Jesus Creed

Jesus Creed

Missional Mondays: Tony Stiff 4


The ecclesiological shift is found in the church renewing its missional identity in practice as well as in theory. Moving from merely a sending church that sends a few professional missionaries to a imaginatively exploring and living as a sent people who live out mission daily. The West is growing more and more Post-Christian which may sound like all bad news. This shift can however contain promise in it for the Church in the Post-Christian West in offering it a purifying challenge. Today there is a huge opportunity for the church to develop a missiology of Western culture and be what by nature she is called to be: A sent people, a missional church.


Tim Keller speaks about the failure of the modern church to appreciate this and its need to make this ecclesiological shift in a holistic way instead of just changing one dimension of its life or enacting merely a new program of evangelism while the rest of the churches life stays the same:

“…the church in the West had not become completely ‘missional’–adapting and reformulating absolutely everything it did in worship, discipleship, community, and service–so as to be engaged with the non-Christian society around it.  It had not developed a ‘missiology of western culture’ the way it had done so for other non-believing cultures.” The Missional Church


Later in this same article Keller shares the four
key characteristics of missional churches who’ve made the ecclesiological

Discourse in the
Missional churches avoid tribal language, we-them language, talking
as though non-believers weren’t present in our churches. We must learn to
discourse in the local vernacular’s our churches are situated within


Enter and re-tell
the culture’s stories with the gospel: Missional
churches enter
into their culture by showing sympathy toward and deep acquaintance with the
artifacts of the culture (music, art, literature, food, etc.) acknowledging the
goodness of culture because of common grace and the image of God in all
humanity; missional churches are able to re-tell their cultures stories in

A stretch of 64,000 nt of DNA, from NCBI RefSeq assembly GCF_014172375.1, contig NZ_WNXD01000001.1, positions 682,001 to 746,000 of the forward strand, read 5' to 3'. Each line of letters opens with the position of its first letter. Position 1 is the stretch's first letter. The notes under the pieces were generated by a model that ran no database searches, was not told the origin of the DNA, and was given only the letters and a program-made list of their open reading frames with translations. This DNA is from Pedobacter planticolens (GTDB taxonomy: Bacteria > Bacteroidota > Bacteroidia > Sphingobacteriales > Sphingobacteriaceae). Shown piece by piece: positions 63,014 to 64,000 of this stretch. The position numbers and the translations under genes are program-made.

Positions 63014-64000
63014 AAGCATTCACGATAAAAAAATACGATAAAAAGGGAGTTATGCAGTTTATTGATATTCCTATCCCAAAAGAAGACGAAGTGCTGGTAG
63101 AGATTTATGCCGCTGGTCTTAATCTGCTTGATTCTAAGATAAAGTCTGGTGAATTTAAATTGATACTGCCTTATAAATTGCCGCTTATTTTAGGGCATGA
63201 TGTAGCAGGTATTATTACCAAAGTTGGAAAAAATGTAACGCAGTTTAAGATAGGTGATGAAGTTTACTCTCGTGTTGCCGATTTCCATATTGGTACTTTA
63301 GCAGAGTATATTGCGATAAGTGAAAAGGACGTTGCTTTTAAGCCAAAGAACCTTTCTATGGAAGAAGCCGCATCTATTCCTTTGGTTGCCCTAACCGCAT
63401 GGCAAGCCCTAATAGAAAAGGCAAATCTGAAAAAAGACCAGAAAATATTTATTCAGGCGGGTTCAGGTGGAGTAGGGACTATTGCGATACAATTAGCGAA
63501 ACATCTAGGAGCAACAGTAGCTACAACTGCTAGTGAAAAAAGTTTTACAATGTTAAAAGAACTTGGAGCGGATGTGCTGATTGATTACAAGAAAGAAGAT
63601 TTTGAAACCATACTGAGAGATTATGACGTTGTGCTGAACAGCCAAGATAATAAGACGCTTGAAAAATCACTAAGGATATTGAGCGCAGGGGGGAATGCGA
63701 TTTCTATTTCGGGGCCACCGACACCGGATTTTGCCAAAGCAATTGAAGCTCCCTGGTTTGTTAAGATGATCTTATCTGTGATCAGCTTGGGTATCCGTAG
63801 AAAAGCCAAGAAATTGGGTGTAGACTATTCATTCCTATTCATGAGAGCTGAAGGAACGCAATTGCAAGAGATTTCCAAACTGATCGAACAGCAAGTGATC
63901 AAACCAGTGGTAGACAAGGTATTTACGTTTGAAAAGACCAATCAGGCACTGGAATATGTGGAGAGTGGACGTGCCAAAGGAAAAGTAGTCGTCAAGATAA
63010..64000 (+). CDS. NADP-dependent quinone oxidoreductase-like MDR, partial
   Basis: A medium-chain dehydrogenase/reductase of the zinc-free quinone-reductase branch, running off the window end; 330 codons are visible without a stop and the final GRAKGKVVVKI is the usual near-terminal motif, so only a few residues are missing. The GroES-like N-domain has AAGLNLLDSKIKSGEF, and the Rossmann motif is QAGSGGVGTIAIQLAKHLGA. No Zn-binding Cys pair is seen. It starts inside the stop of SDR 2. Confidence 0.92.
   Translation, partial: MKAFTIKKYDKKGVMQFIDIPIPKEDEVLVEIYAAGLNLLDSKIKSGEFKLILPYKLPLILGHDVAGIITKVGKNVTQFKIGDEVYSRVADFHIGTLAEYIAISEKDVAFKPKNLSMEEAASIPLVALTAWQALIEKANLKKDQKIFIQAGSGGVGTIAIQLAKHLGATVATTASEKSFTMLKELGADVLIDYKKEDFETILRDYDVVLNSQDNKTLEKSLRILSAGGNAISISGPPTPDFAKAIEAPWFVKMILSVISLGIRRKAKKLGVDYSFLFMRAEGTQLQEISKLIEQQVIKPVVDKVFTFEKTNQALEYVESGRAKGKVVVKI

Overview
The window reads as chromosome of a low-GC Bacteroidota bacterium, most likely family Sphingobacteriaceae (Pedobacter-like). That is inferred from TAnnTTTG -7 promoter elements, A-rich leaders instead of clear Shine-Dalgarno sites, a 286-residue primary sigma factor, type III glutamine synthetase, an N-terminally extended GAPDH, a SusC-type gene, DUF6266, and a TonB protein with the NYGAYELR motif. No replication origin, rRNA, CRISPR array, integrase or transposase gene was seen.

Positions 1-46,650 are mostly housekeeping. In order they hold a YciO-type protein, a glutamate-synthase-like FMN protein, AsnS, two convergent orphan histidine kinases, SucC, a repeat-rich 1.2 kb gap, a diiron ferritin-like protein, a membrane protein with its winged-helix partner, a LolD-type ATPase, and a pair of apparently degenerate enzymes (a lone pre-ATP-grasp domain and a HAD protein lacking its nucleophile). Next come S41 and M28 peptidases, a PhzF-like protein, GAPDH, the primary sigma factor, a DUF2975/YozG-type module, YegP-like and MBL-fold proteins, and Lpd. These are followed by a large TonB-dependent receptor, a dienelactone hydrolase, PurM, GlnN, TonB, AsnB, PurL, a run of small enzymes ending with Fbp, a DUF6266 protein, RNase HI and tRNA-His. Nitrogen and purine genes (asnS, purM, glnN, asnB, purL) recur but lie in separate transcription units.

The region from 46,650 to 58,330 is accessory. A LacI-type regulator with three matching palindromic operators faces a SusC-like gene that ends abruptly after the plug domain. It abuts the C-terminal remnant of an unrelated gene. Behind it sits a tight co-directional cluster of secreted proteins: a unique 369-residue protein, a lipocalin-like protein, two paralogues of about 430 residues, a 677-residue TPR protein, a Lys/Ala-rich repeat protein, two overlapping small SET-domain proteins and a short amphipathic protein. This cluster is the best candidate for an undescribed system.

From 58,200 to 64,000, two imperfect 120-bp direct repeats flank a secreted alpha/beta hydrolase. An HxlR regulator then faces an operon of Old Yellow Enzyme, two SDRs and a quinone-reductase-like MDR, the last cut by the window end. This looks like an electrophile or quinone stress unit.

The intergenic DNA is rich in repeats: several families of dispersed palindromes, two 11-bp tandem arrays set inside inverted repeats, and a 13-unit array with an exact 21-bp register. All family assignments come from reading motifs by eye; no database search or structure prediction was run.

light of the biblical story which shows us how in Christ we can have freedom
without slavery, embracing the ‘other’ without injustice.


train lay people for public life and vocation:
churches train everyone to ‘think Christianly’ about everything and work with
distinctive’s shaped by the biblical story; people are encouraged to renew and
transform culture through a theology of work; and to become culture-makers;
missional churches encourage people to demonstrate love and ‘tolerance’ in the
public square, under cutting intolerance as a common defeater of the gospel in
the Post-Christian West.


Create Christian
community which is counter-cultural and counter-intuitive:
churches seek to empower and equip the body to show the surrounding culture how
radically different a Christian society is with regard to sex, money, and
power; and missional churches practice holistic mission because the world is a
holistic mess because of sin and God has provided a holistic answer in Christ;
they do this through word and deed, through the proclamation and presence of
the Kingdom of God.


The ecclesiological shift of the missional church is a
holistic shift. A shift made for the sake of reaching, in incarnational way,
those without Christ in the Post-Christian West. As Harvie M. Conn said long

“The most difficult step for many
missionaries and urban church planters in the United States to take is to